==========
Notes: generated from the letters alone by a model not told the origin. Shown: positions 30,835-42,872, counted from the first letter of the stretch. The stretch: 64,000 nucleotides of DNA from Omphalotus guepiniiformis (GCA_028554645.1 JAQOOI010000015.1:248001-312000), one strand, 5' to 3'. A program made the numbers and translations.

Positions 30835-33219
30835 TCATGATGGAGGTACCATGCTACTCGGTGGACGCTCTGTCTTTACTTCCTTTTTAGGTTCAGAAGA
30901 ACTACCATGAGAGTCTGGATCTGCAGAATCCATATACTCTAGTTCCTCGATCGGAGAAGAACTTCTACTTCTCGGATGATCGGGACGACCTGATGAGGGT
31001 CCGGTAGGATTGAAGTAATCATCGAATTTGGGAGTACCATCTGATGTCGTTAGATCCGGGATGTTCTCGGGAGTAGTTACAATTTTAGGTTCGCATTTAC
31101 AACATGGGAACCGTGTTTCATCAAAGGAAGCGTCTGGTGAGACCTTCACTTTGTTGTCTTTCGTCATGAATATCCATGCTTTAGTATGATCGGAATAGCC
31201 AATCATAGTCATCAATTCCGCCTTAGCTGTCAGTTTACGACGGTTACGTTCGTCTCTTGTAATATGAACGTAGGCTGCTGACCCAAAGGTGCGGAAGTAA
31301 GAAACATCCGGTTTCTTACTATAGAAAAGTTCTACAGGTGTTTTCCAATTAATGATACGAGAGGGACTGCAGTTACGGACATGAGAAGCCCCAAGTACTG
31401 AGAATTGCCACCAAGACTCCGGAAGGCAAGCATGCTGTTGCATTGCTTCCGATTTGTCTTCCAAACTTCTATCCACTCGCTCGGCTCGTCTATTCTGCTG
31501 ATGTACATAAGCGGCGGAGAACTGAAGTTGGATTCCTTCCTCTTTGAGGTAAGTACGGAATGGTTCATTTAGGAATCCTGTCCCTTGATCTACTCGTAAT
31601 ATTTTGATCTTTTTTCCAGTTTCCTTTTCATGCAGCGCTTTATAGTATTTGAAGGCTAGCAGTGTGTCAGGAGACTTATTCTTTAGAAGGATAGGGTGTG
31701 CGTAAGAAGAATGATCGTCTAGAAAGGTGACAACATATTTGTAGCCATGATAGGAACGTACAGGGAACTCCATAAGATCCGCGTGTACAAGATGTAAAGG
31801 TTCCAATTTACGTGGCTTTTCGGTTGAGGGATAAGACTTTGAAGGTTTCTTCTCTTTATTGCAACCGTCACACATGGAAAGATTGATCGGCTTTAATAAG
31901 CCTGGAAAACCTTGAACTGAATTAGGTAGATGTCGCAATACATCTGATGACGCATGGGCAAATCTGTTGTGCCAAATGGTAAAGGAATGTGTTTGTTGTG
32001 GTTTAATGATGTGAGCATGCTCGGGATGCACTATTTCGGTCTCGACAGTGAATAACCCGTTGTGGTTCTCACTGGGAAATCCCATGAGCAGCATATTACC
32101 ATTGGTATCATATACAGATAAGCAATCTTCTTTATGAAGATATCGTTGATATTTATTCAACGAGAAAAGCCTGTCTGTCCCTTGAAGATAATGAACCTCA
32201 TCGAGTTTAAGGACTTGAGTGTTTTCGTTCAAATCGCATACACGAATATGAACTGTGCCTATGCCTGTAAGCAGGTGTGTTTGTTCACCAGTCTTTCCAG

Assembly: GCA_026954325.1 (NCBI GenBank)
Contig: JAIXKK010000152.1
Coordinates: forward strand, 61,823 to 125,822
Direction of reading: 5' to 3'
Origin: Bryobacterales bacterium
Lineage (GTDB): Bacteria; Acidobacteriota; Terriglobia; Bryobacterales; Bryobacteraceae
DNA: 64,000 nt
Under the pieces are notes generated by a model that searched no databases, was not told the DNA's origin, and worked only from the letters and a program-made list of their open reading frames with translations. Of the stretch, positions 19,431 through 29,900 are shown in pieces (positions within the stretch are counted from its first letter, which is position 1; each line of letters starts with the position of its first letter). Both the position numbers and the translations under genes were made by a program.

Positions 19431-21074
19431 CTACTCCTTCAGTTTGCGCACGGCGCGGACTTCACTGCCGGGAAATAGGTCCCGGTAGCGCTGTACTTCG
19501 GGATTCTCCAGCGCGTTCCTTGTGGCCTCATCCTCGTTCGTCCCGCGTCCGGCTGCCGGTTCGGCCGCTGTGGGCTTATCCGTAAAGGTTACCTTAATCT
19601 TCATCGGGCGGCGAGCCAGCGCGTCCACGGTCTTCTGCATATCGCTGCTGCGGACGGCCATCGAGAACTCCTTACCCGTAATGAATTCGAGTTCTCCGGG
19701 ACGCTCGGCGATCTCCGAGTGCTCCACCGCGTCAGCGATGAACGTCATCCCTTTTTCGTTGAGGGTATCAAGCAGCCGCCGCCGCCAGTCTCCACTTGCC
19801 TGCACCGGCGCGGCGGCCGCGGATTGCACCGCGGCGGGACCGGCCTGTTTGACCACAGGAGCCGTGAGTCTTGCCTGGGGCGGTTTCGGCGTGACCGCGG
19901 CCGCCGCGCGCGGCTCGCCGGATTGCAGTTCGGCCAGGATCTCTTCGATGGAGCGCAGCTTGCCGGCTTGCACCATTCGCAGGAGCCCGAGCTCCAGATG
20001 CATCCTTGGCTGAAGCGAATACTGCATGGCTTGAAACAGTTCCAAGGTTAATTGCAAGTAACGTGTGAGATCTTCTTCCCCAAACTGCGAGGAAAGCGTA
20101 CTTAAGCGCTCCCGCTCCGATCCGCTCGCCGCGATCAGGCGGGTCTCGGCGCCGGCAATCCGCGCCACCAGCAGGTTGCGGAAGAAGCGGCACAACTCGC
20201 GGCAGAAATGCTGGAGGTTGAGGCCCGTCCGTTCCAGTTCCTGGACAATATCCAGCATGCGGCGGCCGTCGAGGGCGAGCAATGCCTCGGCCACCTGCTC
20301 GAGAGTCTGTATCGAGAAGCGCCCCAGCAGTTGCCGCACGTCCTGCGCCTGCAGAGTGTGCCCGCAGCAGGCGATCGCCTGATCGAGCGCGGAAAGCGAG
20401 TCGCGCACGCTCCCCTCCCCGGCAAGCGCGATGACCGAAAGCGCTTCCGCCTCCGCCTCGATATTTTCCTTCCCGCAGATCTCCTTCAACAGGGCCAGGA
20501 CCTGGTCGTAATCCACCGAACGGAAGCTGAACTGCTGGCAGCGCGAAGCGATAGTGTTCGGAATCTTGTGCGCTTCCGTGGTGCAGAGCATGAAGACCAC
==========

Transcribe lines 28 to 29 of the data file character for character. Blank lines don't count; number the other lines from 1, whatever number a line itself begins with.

19501 GGATTCTCCAGCGCGTTCCTTGTGGCCTCATCCTCGTTCGTCCCGCGTCCGGCTGCCGGTTCGGCCGCTGTGGGCTTATCCGTAAAGGTTACCTTAATCT
19601 TCATCGGGCGGCGAGCCAGCGCGTCCACGGTCTTCTGCATATCGCTGCTGCGGACGGCCATCGAGAACTCCTTACCCGTAATGAATTCGAGTTCTCCGGG